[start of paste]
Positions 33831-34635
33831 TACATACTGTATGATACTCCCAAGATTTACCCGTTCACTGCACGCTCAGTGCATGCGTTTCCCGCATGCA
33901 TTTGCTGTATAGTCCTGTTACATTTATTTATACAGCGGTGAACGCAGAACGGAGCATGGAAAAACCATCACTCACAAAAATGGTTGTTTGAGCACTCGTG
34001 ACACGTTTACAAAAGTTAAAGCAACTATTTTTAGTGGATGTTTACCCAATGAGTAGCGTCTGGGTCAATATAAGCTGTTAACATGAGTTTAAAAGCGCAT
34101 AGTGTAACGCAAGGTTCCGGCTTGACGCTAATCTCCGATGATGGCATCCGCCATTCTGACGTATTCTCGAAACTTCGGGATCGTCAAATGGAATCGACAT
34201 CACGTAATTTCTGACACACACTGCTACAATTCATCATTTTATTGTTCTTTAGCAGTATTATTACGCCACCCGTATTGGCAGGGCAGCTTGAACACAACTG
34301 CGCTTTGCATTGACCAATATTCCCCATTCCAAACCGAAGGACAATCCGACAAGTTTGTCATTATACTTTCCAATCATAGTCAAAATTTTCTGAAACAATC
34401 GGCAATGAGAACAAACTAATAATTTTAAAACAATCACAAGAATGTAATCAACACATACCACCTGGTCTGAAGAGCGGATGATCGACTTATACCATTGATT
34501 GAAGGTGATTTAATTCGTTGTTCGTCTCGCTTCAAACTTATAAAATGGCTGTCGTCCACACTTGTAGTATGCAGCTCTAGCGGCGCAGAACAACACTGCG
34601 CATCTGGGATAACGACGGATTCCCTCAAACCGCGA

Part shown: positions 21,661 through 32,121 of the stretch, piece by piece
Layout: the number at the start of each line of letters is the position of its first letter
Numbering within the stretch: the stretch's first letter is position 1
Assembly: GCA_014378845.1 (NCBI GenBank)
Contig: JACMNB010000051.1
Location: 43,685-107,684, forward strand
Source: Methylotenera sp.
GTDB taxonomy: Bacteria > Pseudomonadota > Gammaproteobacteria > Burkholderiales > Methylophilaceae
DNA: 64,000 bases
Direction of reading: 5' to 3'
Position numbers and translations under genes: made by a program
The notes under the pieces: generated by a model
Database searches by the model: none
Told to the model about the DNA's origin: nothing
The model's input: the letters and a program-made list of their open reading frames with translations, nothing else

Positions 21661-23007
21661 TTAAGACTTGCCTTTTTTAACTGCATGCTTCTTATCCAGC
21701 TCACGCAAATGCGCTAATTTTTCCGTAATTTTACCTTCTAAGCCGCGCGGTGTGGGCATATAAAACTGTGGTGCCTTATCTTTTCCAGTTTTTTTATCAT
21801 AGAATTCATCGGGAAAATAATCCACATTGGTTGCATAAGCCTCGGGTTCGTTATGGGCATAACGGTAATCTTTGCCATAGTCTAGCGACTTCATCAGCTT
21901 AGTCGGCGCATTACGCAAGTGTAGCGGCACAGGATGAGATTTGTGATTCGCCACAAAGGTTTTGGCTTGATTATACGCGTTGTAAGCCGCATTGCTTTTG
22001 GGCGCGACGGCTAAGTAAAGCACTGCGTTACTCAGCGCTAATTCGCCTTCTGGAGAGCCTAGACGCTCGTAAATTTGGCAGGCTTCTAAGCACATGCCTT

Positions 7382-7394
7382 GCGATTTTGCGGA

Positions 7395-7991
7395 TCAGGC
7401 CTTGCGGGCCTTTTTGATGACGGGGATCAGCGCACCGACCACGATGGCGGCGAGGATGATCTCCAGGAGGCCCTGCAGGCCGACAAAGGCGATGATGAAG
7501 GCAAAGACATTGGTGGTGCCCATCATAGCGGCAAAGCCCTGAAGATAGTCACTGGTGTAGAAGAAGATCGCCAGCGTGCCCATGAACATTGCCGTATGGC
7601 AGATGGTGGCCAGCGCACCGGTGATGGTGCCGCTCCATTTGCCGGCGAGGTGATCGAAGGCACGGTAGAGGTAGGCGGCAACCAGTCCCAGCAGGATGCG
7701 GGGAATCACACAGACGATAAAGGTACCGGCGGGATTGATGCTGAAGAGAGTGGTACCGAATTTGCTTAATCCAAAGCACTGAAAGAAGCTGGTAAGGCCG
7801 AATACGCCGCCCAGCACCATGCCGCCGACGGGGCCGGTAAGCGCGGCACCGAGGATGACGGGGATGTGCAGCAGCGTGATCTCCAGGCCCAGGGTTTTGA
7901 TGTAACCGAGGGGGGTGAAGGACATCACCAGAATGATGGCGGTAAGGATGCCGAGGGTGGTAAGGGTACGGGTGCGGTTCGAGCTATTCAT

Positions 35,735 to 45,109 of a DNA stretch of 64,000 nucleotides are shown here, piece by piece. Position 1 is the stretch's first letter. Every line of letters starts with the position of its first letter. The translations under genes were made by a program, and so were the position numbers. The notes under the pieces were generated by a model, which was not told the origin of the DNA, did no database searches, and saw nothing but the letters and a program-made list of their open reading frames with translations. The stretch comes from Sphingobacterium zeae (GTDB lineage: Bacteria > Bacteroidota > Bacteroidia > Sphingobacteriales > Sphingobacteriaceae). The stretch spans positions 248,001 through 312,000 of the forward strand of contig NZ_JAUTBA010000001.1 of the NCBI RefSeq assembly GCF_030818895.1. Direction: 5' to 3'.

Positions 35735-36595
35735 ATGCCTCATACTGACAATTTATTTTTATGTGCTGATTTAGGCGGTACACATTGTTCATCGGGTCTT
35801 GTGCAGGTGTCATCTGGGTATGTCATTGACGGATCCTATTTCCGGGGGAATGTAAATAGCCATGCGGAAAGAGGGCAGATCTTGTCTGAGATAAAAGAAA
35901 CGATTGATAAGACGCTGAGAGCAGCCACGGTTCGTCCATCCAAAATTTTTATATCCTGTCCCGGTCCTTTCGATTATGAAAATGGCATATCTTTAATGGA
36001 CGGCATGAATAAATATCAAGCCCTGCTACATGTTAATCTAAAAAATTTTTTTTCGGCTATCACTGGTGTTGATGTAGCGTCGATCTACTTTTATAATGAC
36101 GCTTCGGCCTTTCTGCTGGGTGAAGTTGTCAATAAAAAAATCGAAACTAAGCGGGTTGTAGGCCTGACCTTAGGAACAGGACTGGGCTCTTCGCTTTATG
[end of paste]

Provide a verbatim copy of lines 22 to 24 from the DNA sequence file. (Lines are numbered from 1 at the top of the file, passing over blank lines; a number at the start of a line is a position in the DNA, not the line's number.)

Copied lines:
The notes under the pieces: generated by a model
Database searches by the model: none
Told to the model about the DNA's origin: nothing